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  1. Pallavi on June 19, 2012 at 3:44 pm

    Thanks for your comment, Mark. To answer your questions, I have a couple of thoughts.

    Mountaintop removal coal mining provides less than 5% of the United States’ energy portfolio. Eliminating mountaintop removal coal mining, and all of the inherent problems with it, will not only NOT leave an energy hole in our country, it will protect the communities where it would be taking place, preserving the area for other industries to move in. Mechanization of coal mining (mountaintop removal or surface mining), has actually REDUCED miner jobs in Appalachia — underground coal mining provides far more jobs than surface mining.

    While many mines are operated by local people, the six largest coal operators in Eastern Kentucky (Arch, Alpha, James River, TECO, Frasure Creek and Gilliam), who are responsible for more than half of production, are all based out of state. Frasure Creek is owned by Essar Group, which is not even based in the United States. Other companies, such as Nally & Hamilton, are based in Kentucky. Such companies should be most concerned with protecting water resources within their own communities; however, based on our recent lawsuit against Nally & Hamilton, they are clearly not concerned.

    Coal is often portrayed as an industry that brings wealth to the region. A study, by MACED, determined the revenue generated by coal for Kentucky is $528 million, including the $224 million coal severance tax; however, the SAME study found that coal costs the state $643 million in expenditures. The costs consist of $239 million to address the industry’s impact on the coal haul road system, expenditures to regulate the environmental and health and safety impacts of coal, support coal worker training, conduct research and development for the coal industry, promote education about coal in the public schools and support the residents directly and indirectly employed by coal. It also includes the $85 million in tax expenditures designed to subsidize the mining and burning of coal. The result is a net negative to the state.

    Coal makes up only 1% of statewide employment. That being said, mining accounts for over 10% of total employment in eight eastern Kentucky coal counties (Breathitt, Floyd, Bell, Harlan, Letcher, Leslie, Perry, Pike, Martin, and Knott). To truly put coal employment in perspective, we have to look at unemployment in coal counties. Mining was shown to account for a large percentage of county wages not because mining jobs are so numerous, but because other jobs are so scarce.

    You asked what companies would move to the mountains, and I will admit this is a complicated question to answer. Coal has been an economic mainstay for Eastern Kentucky for decades but it is on the decline with economically-recoverable coal reserves diminishing and the rising competitiveness of natural gas. This region’s dependence on coal does not make it strong, rather, it makes it vulnerable to current and future shifts in the energy market. Current and upcoming market shifts may leave Eastern Kentucky no choice but to attract new business; therefore, it would be best to prepare for this change as soon as possible.

    We have to recognize that no one single idea or industry will create a stronger economy. An initiative by KFTC and MACED, called the Appalachian Transition, works to support economic diversification in Central Appalachia. The options range from education and workforce development, supporting small-businesses, environmental restoration, health and community based services, telecommunications, renewable energy and energy efficiency, and many other sectors.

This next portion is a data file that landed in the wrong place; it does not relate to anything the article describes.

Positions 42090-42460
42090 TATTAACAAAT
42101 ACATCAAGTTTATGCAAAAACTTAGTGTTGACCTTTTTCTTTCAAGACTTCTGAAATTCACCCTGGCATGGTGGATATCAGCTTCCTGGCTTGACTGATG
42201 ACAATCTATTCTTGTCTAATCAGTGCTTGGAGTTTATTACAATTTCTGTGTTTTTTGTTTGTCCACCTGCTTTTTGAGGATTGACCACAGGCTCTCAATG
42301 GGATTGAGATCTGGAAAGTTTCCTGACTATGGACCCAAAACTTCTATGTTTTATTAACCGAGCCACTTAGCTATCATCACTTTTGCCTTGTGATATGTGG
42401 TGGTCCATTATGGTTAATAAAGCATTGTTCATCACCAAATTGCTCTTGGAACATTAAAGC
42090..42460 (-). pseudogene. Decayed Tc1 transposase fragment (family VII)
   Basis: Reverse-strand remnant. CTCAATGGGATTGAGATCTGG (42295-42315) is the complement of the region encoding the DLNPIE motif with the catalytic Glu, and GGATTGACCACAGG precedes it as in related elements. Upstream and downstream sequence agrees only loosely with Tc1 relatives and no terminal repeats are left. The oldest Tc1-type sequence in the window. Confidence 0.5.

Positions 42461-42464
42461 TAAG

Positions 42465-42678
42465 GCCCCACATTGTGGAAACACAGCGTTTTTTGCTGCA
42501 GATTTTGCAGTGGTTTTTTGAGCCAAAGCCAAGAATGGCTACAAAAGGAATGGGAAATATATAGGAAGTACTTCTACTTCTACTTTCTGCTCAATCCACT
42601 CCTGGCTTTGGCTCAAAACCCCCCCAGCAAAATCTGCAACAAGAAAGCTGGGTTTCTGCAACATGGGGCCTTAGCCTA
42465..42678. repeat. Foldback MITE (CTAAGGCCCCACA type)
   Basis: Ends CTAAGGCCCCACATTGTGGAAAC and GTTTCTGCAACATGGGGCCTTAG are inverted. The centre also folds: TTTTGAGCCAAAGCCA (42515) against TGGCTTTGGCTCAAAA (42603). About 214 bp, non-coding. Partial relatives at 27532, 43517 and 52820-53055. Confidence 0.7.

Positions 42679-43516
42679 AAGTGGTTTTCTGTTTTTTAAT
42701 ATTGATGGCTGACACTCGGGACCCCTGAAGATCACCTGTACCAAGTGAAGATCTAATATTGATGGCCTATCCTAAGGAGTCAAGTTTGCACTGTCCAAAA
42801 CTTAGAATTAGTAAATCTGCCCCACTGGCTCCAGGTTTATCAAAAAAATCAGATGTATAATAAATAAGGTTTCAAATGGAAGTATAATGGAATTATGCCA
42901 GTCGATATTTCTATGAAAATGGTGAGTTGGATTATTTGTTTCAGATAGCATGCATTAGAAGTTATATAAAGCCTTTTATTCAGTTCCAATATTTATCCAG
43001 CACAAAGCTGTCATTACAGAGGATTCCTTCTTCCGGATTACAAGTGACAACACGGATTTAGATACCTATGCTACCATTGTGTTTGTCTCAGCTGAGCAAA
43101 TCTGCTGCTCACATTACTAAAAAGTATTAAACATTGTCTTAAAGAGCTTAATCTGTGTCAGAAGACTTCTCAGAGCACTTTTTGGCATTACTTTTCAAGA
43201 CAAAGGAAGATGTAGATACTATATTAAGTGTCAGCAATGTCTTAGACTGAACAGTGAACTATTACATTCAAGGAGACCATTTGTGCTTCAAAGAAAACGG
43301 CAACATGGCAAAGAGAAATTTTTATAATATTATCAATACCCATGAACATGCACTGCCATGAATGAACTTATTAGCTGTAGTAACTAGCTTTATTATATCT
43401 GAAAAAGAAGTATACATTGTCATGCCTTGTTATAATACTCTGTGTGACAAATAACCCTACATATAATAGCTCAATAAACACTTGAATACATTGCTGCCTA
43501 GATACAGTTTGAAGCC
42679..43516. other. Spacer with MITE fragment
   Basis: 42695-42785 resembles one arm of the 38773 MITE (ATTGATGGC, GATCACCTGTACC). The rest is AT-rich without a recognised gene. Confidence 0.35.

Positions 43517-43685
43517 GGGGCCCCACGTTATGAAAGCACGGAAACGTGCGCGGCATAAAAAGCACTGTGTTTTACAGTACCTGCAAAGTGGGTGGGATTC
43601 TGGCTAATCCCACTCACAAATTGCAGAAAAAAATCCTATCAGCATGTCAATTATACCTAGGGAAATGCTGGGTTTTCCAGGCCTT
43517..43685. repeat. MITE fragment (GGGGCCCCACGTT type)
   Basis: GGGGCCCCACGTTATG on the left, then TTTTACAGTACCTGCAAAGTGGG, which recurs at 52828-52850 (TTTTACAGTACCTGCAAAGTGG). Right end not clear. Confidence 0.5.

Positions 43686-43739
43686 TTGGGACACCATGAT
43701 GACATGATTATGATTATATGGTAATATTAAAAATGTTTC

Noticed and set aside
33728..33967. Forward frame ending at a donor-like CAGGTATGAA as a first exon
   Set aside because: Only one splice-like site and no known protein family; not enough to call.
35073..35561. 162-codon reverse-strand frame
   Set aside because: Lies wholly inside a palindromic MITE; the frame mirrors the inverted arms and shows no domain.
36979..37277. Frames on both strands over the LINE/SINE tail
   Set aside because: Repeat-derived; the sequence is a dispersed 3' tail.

To speak to the potential of wind and solar energy, reports indicate that Kentucky actually has enormous potential in these areas:

    Additionally, in a recent study by Downstream Strategies, researcher Rory McIlmoil found that Kentuckians could generate more than one-third of our electricity needs from small-scale distributed energy technologies alone by 2025. There is a webinar being hosted THIS THURSDAY, June 21st from 7:30-8:30 p.m. during which McIlmoil will present and discuss his findings. Everyone is welcome to participate and it is sponsored by Kentucky Sustainable Energy Alliance.

    To speak to the public health concerns that the mining, processing and burning of coal presents, from 2007 to the present, 21 peer-reviewed scientific studies have proven the negative impacts that coal mining has on the economy, ecology, and human health in Central Appalachia. These are the same studies cited in both my colleague’s comments and my original blog. The specific report that you alluded to was a 2011 study titled “Falling behind: Life Expectancy in U.S. Counties from 2000 to 2007 in an International Context”. This report showed that the life expectancy, not mortality rates, in Eastern Kentucky coal counties were comparable to the life expectancy rates of Vietnam.

  2. Mark Porta on June 15, 2012 at 11:20 am

    I attended all three EPA sessions and spoke at one. I manage Eastern Operations for Whayne Supply Co serving the coal industry. My grandparents are from Middlesboro and I have lived in Eastern Ky for many years, today I live in Louisville.

    I find several of the comments made by you and your supporters questionable. First, the coal companies mining coal in Eastern KY are by far and away run by local people to the area. Only Arch in St. Louis is out of the coal fields. Who is mining coal in the region and taking these profits out of the coal fields? Duff, Hoops, James River, Nally and Hamiliton, CAM?

    If the “streets should be paved in gold” because of the profits of the coal companys then the same should be so for Detroit, Chicago, Denver or any other large city where industry dominates, however I know of no such paving occuring in any city.

    Do you know how much the Coal companys and suppliers give to the regions in which they mine?

    Please list for me the companys you believe will move to the mountains and offer employment. UPS, Ford, Toyota, GE? If not these then who, what is your economic plan?

    Explain to me the comment made by one of your supporters that Eastern KY mortality rates are “about like Vietnam” I looked up this data, and I am interested in your comments on the data that is available on this claim.

    For KY, our climate will not support large energy sources from wind and solar. Hydro and Nuclear have no support in our state due to enviromental issues. What energy source do you believe provides a replacement for coal? What is your energy plan?

    Do you believe water quality is impacted in Eastern Ky more from straight pipes or mining, and what data supports your position?

    I would be interested in your response to these questions, and the facts that point to your position. I would be happy to answer your questions on where you believe we have overstated the coal positiion. Thank you